June Connections Reform Consultation 

July, 2023 - Shoosmiths LLP

"Leave this to me, I'm British… I know how to queue."{1}

The Energy Services Operator (ESO) recently published a consultation which sets out a vision of medium-term reform for connections to (or affecting) the Transmission Network, whether they are directly connected or embedded.

The consultation forms part of a wider tapestry of electricity network reform, following the publication of the ESO's Five-Point Plan{2} for reducing short-term capacity constraints in grid connections, and all standing in the shadow of the ongoing Review of Electricity Markets Arrangements (REMA), which continues apace.

Notably, the ESO's preferred set of reforms are the most radical of the four options which the ESO has consulted on with stakeholders to date. 

The process which the ESO proposes looks like this:

  • Connection applications would be made in set application windows (assumed to be annual), known as "Gate 1" and a departure from the current position that generators can apply for a connection year-round; 
  • Gate 1 applications would be reviewed in bulk (applying the most recent data around attrition values for grid connections) to aid in overall system design; and
  • Individual Projects would only get a place in the queue once their project meets other significant milestones – most notably, submission of planning consents ("Gate 2").

This moves the queueing system for transmission network connections from "first come first served" (as under the current model) to "first ready, first served", as even access to Gate 1 depends on being able to produce an, as yet undefined, Letter of Authority. The ESO also recommends allowing well-developed or other "priority" projects to jump ahead when capacity drops out of the queue (termed "Reactive Queue Management Plus" in the consultation). 

Practically speaking, this means developers can expect to wait longer for their firm date to connect, but the date they receive should ultimately be sooner than before.

Energy & infrastructure partner Chris Pritchett has recently produced key takeaways from the recent UK Solar Summit, where availability and speed of grid connections was top of the agenda.

Who will benefit the most under the proposed changes?

Whether the consultation represents positive or negative news for developers looking to connect depends to a large extent on the momentum and readiness of the projects in their portfolio:

  • Generators who have the finance in place to move fast and progress their projects quickly now have a real chance of seeing their projects offered an earlier grid connection date;
  • Consented projects who are languishing in the queue behind a number of less progressed or speculative projects which may never come to fruition will be prime candidates to find themselves managed to near the front of the queue
  • Combined with the implementation of the five-point plan, the end of stringent connection assumptions for energy storage projects look to be the big winners from the reforms so far. Expect to see connections these projects accelerated ("turbo-charged"?) in the medium term.

But the news isn't good for every developer:

  • Early-stage illiquid developers who lack the resources to fund the planning stage of projects may find external funding harder to secure, at least in the short term until the process is more understood;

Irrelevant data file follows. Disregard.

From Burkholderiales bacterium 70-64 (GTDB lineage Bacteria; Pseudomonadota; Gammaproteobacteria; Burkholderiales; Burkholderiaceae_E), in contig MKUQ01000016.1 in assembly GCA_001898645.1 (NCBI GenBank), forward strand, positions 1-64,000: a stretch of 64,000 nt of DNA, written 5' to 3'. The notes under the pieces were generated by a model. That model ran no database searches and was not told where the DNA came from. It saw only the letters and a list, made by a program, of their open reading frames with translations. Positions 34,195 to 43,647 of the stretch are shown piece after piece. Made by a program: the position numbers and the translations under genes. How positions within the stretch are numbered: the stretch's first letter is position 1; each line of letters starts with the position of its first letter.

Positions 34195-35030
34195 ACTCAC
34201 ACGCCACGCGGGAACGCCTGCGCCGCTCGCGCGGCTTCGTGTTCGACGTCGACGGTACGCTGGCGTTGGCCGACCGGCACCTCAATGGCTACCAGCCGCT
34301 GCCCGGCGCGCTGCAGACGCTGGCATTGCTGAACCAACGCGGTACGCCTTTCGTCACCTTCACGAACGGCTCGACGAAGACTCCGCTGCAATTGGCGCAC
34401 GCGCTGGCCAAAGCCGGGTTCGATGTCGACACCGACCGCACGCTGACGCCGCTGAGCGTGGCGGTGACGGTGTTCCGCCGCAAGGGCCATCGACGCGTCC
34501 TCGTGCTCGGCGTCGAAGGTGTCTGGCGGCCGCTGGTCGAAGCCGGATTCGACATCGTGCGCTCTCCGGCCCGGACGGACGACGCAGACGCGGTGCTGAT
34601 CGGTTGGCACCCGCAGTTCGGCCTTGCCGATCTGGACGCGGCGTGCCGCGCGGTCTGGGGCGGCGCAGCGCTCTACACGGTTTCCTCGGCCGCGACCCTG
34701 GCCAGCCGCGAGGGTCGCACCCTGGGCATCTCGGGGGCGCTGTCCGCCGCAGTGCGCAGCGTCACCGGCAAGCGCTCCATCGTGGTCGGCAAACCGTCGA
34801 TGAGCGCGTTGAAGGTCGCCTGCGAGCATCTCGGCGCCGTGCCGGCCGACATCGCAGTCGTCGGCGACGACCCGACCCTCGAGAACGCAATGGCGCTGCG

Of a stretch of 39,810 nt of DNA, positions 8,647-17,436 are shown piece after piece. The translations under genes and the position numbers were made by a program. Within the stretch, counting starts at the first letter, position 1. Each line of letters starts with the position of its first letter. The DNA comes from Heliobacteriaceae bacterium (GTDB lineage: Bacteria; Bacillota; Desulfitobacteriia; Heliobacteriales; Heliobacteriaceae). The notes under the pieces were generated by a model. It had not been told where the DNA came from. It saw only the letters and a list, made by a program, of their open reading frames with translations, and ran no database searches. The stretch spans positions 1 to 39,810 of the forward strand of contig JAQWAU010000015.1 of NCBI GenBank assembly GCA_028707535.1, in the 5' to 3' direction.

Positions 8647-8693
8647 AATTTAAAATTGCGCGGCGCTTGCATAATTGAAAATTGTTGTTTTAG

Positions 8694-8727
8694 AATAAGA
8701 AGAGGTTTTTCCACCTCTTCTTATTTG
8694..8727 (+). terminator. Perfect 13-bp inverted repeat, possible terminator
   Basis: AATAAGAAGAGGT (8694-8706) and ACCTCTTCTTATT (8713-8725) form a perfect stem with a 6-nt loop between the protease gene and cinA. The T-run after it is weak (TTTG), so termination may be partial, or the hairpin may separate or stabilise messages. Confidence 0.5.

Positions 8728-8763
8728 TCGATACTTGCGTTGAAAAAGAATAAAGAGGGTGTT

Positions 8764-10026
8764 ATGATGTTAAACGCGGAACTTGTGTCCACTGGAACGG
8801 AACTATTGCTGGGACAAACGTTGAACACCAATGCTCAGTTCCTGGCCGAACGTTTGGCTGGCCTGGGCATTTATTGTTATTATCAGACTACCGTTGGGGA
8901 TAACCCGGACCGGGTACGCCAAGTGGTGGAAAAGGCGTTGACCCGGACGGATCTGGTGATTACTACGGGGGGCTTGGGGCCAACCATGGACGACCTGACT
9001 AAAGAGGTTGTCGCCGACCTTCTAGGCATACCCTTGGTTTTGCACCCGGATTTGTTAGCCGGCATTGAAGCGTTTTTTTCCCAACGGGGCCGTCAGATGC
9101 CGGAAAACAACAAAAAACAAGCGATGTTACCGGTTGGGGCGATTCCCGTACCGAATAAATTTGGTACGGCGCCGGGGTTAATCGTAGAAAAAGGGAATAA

• Those who pre-package projects consisting of pre-consented land and grid connections as a means of selling projects pre-consent no longer have the benefit of an early firm connection date as part of that package.

What's clear is that this reform will change how grid connections are looked at in the project cycle, and it will be fascinating to see (and challenging to anticipate) what impacts this will have. For example:

  • We can expect to see developers begin to lose their place in the queue, with potentially critical impacts on their project. Expect a rise in legal challenges, certainly from developers who lose their place, but also potentially from those who feel aggrieved at the decision to accelerate a rival project in preference to their own.
  • The changes in the process means that projects will wait longer for a firm date to connect, but overall dates for connection should contract. How will this affect the project pipeline, particularly in relation to the timing (and conditions surrounding) receipt of finance? 
  • How will the Gate 1 access requirements balance the ESO's need for applications which reflect a genuine forecast of future connection needs with a developer's need to ensure their projects are in the hat for a connection date?
  • The focus on future-proofing the process is interesting and leaves the door open to particular technologies or geographies being given preferential treatment in the queue. This is a great lever to have available to kick-start development in a sector or region, or both. Giving hydrogen electrolysers up in Scotland priority passes to help soak up some of the excess generation and reduce curtailment, for example.

What's next?

The consultation remains open until 28 July and seeks comments on all areas of the ESO's proposals. If you would like to discuss your response with one of clean energy team, or just to understand in more detail what the proposed reforms could mean for you, please don't hesitate to get in touch. 




  1. Arthur Dent in The Hitchhiker's Guide to the Galaxy, 2005
  2. What are we doing now? Our five point plan ESO (nationalgrideso.com)


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